All Things Considered on WVTF, RADIO IQ and RADIO IQ w/BBC News

Weekdays from 4:00 pm to 6:30 pm on WVTF/RADIO IQ.

Much has changed on All Things Considered since the program debuted on May 3, 1971. But there is one thing that remains the same: each show consists of the biggest stories of the day, thoughtful commentaries, insightful features on the quirky and the mainstream in arts and life, music and entertainment, all brought alive through sound.

All Things Considered is the most listened-to, afternoon drive-time, news radio program in the country. Every weekday the two-hour show is hosted by Robert Siegel, Michele Norris and Melissa Block, with Beverly Amsler hosting on WVTF and RADIO IQ.  In 1977, ATC expanded to seven days a week with a one-hour show on Saturdays and Sundays.

All Things Considered airs Monday - Friday from 4:00 pm to 6:00 pm on WVTF and 4:00 pm to 6:30 pm on RADIO IQ

On the weekends, ATC is on 5:00-6:00 pm on WVTF and 6:00-7:00 PM on RADIO IQ and our RADIO IQ With BBC News service.

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Business
6:26 pm
Tue August 6, 2013

With An Industry In Turmoil, Why Buy A Newspaper Company?

The Washington Post is now in its seventh straight year of declining revenues, says the paper's chairman, Donald Graham. Rather than continue to watch the paper struggle, Graham and Publisher Katharine Weymouth decided to look for a buyer.
Jonathan Ernst Reuters /Landov

Originally published on Tue August 6, 2013 8:20 pm

Donald Graham, chairman of The Washington Post Co., is the son and grandson of its leaders for the past 80 years. And along with his niece, publisher Katharine Weymouth, Graham admitted in a video on The Post's website that the family simply didn't have the answers to questions about the paper's future.

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U.S.
6:19 pm
Tue August 6, 2013

Border Drug Busts Putting Strain On Texas County's Budget

Trains that once deposited travelers for shopping and dining in dusty Sierra Blanca, Texas, no longer stop here. Interstates further eroded the local economy as more people chose to live and shop in El Paso, 85 miles away.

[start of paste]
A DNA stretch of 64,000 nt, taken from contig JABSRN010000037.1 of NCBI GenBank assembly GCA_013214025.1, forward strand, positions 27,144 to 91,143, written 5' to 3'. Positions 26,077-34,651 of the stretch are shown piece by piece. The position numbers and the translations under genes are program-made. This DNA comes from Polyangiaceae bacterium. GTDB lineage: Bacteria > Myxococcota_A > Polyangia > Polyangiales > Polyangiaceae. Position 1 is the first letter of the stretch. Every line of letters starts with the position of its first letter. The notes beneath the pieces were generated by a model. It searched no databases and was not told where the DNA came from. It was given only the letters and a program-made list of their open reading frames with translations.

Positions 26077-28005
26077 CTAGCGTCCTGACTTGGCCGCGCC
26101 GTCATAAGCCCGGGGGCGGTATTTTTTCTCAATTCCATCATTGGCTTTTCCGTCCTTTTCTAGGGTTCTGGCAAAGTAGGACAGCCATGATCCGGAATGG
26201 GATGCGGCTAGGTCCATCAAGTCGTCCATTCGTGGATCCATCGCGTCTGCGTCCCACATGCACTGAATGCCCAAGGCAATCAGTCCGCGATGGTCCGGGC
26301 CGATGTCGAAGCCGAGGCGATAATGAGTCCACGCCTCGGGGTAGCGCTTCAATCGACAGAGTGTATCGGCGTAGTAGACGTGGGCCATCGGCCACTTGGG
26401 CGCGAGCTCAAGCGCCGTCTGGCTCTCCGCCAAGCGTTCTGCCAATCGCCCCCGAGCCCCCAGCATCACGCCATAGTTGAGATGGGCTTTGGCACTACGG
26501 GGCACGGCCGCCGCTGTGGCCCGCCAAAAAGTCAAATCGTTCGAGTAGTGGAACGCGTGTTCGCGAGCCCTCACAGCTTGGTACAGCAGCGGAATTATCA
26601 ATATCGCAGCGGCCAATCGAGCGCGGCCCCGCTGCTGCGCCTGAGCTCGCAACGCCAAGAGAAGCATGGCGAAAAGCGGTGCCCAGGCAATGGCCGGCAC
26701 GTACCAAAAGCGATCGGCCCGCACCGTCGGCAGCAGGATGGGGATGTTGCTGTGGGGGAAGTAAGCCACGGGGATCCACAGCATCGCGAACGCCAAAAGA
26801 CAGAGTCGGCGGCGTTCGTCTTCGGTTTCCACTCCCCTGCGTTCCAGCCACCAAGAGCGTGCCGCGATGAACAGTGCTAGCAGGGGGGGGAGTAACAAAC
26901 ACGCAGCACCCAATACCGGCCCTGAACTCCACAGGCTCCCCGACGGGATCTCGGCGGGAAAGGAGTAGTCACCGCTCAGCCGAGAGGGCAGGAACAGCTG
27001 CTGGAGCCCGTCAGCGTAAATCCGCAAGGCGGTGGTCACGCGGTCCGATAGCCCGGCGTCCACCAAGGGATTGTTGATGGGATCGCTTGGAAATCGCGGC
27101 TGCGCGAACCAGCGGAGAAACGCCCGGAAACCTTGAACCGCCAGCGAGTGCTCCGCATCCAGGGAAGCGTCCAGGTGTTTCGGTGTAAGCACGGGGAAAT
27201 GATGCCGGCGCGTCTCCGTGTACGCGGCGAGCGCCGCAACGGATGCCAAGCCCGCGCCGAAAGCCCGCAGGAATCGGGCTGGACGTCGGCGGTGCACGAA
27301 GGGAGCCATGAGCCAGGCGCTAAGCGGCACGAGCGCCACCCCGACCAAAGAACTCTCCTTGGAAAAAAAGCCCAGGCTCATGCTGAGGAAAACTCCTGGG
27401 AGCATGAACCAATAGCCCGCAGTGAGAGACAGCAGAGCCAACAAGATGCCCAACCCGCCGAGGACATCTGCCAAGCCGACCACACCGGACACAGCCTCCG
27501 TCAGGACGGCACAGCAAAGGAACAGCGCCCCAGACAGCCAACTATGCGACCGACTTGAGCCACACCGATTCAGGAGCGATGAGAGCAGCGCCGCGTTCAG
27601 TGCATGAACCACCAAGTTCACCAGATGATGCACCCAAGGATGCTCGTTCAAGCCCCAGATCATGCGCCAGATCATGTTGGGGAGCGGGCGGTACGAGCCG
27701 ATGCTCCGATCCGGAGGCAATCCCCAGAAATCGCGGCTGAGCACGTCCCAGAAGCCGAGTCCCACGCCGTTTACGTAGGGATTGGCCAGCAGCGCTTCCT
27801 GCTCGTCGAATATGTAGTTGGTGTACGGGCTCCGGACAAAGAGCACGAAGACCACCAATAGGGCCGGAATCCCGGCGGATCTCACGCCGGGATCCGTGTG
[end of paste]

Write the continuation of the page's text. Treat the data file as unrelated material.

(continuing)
G.W. Schulz The Center for Investigative Reporting

Originally published on Tue August 6, 2013 7:25 pm

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Environment
5:12 pm
Tue August 6, 2013

Wells Are Running Dry In Parts Of Kansas

Nate Pike fears that wells, like this one that supplies his ranch with water, will dry up completely after years of water pumping and irrigation in Kansas.
Frank Morris KCUR

Originally published on Tue August 6, 2013 7:27 pm

Imagine enough water to fill a couple of Great Lakes, but spread under some of the driest parts of eight Western states. That was the High Plains Aquifer 60 years ago.

But now, Nate Pike, whose been riding the dry rolling ranch lands south of Dodge City, Kan., for most of his 80 years, can't even go fishing at his favorite spring called St. Jacob's Well.

"And that thing had a lot of water in it. It never went down, never changed," he says. "But as you can see now, I can't believe I can't see the water from up here."

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Environment
5:12 pm
Tue August 6, 2013

Earth Scientists Pin Climate Change Squarely On 'Humanity'

Pedersen Glacier, 1917
Louis H. Pedersen climate.gov/National Snow and Ice Data Center

Originally published on Tue August 6, 2013 8:12 pm

The weather is one of those topics that is fairly easy for people to agree on. Climate, however, is something else.

Most of the scientists who study the Earth say our climate is changing and humans are part of what's making that happen. But to a lot of nonscientists it's still murky. This week, two of the nation's most venerable scientific institutions tried to explain it better.

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Pop Culture
5:12 pm
Tue August 6, 2013

Fear Of Clowns: Yes, It's Real

Tim Curry as Pennywise in a 1990 TV adaptation of Stephen King's It. Come on, tell us you aren't just a little creeped out.
The Kobal Collection

Originally published on Fri August 9, 2013 12:53 am

Warning: The following story may be upsetting to some people.

That's because it's about clowns.

Yes, clowns. Painted white faces, red lips, receding hairlines with tufts of wild hair, and — of course — the red foam nose. Fun for all ages, yet plenty of people are downright scared of them. There's even a word for it: coulrophobia, though that's not an official diagnosis.

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